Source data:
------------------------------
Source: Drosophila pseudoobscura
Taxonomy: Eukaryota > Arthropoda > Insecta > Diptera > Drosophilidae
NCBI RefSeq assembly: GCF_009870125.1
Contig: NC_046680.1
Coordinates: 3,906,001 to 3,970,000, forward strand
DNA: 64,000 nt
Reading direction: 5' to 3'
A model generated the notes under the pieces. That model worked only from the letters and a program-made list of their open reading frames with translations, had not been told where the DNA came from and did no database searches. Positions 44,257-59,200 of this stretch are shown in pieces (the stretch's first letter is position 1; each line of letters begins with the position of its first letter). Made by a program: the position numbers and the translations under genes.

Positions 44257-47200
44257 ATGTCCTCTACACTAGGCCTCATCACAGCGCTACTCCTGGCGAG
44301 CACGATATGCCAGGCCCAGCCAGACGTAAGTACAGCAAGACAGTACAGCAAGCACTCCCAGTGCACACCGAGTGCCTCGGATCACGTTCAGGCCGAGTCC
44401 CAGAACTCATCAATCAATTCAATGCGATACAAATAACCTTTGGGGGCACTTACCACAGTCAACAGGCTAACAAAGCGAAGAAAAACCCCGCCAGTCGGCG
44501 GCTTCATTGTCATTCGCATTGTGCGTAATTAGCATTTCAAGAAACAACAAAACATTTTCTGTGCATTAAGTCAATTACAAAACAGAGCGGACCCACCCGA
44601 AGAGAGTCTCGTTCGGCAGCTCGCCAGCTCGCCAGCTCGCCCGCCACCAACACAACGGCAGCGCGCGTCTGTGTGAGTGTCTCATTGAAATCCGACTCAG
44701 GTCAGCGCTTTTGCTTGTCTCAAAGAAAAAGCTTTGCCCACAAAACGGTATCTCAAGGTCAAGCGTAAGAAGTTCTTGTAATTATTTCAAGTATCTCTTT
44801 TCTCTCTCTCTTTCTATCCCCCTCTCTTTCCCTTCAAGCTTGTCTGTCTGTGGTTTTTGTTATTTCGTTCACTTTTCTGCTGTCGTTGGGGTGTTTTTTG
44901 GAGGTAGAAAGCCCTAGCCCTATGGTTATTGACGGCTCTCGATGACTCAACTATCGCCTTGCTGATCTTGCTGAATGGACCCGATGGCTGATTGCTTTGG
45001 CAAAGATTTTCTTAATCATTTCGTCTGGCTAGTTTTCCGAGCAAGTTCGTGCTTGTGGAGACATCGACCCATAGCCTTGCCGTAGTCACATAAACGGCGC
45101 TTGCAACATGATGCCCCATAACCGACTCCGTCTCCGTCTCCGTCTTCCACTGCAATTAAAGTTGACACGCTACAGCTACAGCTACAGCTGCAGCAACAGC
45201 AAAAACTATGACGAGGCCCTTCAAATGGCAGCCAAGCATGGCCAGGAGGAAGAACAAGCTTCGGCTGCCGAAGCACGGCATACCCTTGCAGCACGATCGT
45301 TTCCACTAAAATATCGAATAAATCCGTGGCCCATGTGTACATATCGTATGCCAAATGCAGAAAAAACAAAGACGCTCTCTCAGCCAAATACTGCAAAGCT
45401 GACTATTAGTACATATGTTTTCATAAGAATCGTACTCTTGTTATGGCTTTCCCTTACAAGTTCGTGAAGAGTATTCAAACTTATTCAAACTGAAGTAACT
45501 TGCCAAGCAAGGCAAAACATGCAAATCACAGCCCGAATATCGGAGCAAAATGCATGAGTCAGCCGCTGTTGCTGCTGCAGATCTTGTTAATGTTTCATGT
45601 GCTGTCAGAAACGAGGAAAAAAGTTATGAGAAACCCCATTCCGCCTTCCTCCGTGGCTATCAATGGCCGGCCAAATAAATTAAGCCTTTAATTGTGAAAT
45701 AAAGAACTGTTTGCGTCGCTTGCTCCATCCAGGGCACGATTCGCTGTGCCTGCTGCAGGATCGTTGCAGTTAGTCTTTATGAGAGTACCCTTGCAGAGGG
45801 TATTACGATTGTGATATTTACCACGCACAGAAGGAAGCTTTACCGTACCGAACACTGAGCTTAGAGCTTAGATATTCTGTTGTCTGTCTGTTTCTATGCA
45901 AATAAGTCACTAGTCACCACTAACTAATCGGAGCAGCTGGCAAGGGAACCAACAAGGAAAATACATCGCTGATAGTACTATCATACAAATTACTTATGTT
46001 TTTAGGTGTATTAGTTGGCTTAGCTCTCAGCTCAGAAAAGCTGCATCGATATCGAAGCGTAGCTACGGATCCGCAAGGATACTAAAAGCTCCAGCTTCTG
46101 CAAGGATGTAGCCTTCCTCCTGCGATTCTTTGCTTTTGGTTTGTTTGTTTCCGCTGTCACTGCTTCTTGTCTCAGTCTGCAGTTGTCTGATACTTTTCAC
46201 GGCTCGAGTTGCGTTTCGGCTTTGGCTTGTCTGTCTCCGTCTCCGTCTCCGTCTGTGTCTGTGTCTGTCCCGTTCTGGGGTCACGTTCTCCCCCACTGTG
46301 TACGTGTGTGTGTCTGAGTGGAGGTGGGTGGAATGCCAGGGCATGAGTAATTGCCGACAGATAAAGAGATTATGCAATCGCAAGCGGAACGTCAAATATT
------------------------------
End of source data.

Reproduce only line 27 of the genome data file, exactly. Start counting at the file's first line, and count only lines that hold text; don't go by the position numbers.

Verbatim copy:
45901 AATAAGTCACTAGTCACCACTAACTAATCGGAGCAGCTGGCAAGGGAACCAACAAGGAAAATACATCGCTGATAGTACTATCATACAAATTACTTATGTT